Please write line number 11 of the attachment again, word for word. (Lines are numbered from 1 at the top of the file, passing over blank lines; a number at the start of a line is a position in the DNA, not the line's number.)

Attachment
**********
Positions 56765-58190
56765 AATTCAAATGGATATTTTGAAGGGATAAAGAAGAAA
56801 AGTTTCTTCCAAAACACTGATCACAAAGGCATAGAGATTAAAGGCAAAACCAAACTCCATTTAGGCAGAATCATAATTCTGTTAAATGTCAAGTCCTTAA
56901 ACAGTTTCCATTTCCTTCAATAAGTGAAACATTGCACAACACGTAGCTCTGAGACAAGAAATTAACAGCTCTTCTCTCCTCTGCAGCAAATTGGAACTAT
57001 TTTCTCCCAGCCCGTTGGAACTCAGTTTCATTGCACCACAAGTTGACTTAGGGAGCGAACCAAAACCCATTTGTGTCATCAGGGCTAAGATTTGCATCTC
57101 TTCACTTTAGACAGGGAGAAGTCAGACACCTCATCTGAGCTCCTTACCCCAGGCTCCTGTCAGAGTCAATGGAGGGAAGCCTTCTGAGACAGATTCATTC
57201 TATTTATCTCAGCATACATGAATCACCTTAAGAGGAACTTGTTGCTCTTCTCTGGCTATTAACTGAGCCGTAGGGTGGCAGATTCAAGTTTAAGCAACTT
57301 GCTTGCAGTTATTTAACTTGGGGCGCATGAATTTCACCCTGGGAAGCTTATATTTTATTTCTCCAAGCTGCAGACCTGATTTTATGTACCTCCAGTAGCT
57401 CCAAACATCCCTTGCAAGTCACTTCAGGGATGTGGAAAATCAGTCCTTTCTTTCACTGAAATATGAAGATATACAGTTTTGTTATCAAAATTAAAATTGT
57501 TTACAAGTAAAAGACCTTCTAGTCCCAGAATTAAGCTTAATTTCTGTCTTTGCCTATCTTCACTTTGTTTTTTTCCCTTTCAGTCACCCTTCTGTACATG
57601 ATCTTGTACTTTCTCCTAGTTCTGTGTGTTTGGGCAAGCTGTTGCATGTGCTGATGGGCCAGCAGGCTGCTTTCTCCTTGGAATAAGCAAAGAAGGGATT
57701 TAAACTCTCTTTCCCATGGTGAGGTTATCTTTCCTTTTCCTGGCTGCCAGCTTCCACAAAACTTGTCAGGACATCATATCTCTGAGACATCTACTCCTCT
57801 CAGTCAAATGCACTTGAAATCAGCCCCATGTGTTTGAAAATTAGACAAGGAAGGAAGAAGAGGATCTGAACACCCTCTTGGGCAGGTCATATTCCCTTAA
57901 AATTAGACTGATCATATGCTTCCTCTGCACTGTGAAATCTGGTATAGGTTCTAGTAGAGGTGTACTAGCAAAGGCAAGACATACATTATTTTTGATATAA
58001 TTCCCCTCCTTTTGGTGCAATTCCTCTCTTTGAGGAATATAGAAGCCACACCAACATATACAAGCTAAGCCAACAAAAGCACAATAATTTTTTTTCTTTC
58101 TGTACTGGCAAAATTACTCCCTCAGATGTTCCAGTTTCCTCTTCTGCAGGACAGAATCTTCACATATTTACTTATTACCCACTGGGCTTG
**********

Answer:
57601 ATCTTGTACTTTCTCCTAGTTCTGTGTGTTTGGGCAAGCTGTTGCATGTGCTGATGGGCCAGCAGGCTGCTTTCTCCTTGGAATAAGCAAAGAAGGGATT